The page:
In Japan, that figure is now an eye-watering 5.59 hours sleep each night. In Saudi Arabia, it is just 6 hours and eight minutes. And in Sweden people sleep a total of 6 hours and 10 minutes.

Australians and New Zealanders, it seems, are among the most rested people in the world, managing somewhere between 7 and 7.5 hours each night.

The sad truth is that more than 60 per cent of the entire global population gets less, and in some cases much less, than the minimum eight hours recommended as the minimum needed for the proper function of the human mind and body.

All around us, sleep is becoming more elusive by the minute – if sleep was an animal, you’d classify it as an endangered species. And the more complex, stressed, divided, complicated and demanding our lives become the more sleep slips from our ever-faltering grip.

It’s so prevalent that sleep deprivation is now regarded as a money-making opportunity. In New York before the coronavirus pandemic, exhausted, over-worked corporate executives were paying $10 per half hour to nap in sound-proofed, hand-crafted sleep pods. 

Authors have turned sleeplessness into a self-help industry. Arianna Huffington, founder of The Huffington Post, has turned her obsession with sleep and its benefits into a series of best-selling books, including The Sleep Revolution and Thrive an impassioned plea for well-being and our desperate need to re-evaluate the nature and tolls of success in the modern age.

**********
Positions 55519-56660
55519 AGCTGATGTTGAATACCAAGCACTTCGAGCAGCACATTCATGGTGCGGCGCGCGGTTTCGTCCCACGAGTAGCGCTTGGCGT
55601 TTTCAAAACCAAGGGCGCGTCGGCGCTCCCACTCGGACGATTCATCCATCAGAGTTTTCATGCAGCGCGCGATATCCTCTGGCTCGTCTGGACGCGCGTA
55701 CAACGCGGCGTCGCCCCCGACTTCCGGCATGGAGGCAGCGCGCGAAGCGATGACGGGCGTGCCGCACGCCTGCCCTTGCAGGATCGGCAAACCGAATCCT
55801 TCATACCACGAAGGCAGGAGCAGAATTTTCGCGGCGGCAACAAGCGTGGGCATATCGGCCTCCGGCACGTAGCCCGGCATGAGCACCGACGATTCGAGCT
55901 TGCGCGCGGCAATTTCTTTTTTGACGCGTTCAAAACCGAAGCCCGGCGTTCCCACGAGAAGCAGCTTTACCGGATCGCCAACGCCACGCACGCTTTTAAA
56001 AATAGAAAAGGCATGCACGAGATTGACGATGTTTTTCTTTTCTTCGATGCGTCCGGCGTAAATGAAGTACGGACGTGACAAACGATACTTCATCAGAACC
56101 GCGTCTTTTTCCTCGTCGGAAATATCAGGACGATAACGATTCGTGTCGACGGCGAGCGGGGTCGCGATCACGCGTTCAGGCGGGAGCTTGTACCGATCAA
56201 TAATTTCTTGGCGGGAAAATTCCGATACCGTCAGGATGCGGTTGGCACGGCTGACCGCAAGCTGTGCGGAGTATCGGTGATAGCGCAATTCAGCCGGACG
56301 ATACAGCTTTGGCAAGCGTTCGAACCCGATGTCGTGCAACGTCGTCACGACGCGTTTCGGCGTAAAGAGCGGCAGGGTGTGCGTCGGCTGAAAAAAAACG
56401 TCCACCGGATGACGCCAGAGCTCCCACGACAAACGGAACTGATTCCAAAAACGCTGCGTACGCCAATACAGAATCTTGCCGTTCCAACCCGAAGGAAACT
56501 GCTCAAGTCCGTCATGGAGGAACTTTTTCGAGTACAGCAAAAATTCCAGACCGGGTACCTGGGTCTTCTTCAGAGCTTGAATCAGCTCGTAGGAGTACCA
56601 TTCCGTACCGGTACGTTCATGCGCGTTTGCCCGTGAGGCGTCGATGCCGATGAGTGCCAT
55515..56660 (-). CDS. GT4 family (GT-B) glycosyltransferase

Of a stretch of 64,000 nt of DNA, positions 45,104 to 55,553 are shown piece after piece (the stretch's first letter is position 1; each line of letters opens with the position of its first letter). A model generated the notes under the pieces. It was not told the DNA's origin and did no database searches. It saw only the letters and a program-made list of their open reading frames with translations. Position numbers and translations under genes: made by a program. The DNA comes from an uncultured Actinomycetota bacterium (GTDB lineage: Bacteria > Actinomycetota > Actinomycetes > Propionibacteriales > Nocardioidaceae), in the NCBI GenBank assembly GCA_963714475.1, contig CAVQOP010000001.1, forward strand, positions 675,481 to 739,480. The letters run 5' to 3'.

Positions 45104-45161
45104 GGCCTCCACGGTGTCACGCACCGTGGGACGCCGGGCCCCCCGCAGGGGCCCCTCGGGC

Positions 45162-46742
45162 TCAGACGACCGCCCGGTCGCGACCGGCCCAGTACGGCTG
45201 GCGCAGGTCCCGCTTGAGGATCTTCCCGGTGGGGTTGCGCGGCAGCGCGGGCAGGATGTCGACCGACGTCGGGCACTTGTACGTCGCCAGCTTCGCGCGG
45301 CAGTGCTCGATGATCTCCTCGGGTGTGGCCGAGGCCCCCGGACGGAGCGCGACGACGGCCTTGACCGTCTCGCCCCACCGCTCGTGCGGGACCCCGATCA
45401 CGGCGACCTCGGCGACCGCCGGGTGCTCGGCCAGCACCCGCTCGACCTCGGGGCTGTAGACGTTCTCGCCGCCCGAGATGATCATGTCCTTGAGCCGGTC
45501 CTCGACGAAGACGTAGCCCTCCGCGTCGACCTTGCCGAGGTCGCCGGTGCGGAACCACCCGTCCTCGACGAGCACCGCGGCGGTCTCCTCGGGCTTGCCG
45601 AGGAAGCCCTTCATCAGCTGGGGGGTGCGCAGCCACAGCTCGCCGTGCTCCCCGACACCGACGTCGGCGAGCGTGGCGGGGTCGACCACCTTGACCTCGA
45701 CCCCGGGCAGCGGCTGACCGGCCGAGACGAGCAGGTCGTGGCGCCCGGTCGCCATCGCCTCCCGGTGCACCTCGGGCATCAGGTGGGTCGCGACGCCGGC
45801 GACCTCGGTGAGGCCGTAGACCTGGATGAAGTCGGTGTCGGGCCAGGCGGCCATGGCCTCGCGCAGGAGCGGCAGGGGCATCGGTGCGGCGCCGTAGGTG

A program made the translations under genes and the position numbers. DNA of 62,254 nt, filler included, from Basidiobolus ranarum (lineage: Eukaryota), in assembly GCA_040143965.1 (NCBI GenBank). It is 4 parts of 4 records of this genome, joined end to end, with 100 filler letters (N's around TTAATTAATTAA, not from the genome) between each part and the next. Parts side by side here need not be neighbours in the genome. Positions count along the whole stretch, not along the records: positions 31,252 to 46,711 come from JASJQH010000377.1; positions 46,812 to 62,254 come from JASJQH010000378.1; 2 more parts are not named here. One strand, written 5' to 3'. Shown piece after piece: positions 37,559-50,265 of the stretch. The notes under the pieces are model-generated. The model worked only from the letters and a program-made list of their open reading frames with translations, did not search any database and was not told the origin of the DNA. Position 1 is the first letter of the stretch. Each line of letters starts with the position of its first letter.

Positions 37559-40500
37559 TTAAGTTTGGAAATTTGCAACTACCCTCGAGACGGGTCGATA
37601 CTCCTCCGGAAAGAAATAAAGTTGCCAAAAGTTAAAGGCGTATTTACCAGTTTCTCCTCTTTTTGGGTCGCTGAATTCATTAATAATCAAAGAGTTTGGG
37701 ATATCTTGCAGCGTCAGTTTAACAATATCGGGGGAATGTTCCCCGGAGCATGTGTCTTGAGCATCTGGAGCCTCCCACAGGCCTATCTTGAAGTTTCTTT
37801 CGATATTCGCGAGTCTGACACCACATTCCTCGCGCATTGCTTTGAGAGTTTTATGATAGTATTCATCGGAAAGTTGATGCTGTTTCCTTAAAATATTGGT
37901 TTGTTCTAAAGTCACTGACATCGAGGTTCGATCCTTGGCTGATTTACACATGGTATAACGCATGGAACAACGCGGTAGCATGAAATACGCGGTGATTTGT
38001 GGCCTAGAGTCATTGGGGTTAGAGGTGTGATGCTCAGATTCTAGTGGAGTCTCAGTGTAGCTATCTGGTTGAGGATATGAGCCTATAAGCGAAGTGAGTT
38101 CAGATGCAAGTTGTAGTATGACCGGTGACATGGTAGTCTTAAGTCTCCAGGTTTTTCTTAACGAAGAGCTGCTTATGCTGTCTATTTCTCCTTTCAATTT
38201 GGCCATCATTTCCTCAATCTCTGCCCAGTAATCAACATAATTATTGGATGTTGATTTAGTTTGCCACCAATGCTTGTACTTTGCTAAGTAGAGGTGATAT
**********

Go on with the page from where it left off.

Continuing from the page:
Even the hugely respected Dr Michael Mosley, a noted documentary maker and one of Great Britain’s most famous medicos and researchers, recently released a how-to book entitled Fast Asleep. It details how he managed to beat his own insomnia with a series of meticulously researched strategies that worked for him. Don’t worry, we’ll return to the eminent Dr Mosley and a practical approach to overcoming sleeplessness a little later.

Dr Michael Mosley
Dr Michael Mosley

Somewhat ironically, the very technological devices that have helped steal sleep from us are now providing an embarrassment of apps (more than 50 at last count) to overcome our bleary-eyed restlessness, delivering peaceful sounds (think rain on a tin roof), meditation techniques, sleep therapy advice, rain forest noise, and even television-like white noise to block the world’s disturbances at bedtime. 

The global sleep industry is now thought to be worth billions as we pay to attain what is a basic yet essential human function. 

A report released in December 2017 estimates that the global sleeping aids market will be worth $31 billion by 2025 with North America and Europe as the market leaders. And that was before we suffered a deadly viral pandemic.

As a result, there’s a new buzz phrase on the block. Let me introduce Sleep Hygiene, a tag that quite literally refers to the habits that help you get a good night’s sleep. And that is a good thing.

And here is another good fact – sleeplessness as a worldwide Google search term increased more than 150 per cent during April this year.

What does that actually mean? It means that yes, millions of us are feeling sleep deprived and realise we are suffering as a result, but the glimmer of hope on the horizon is that a gathering horde of us is finally recognising the problem for what it is and want to do something about it. Our aim? Getting our eyes firmly closed and our minds set firmly on the road to the elusive land of Nod.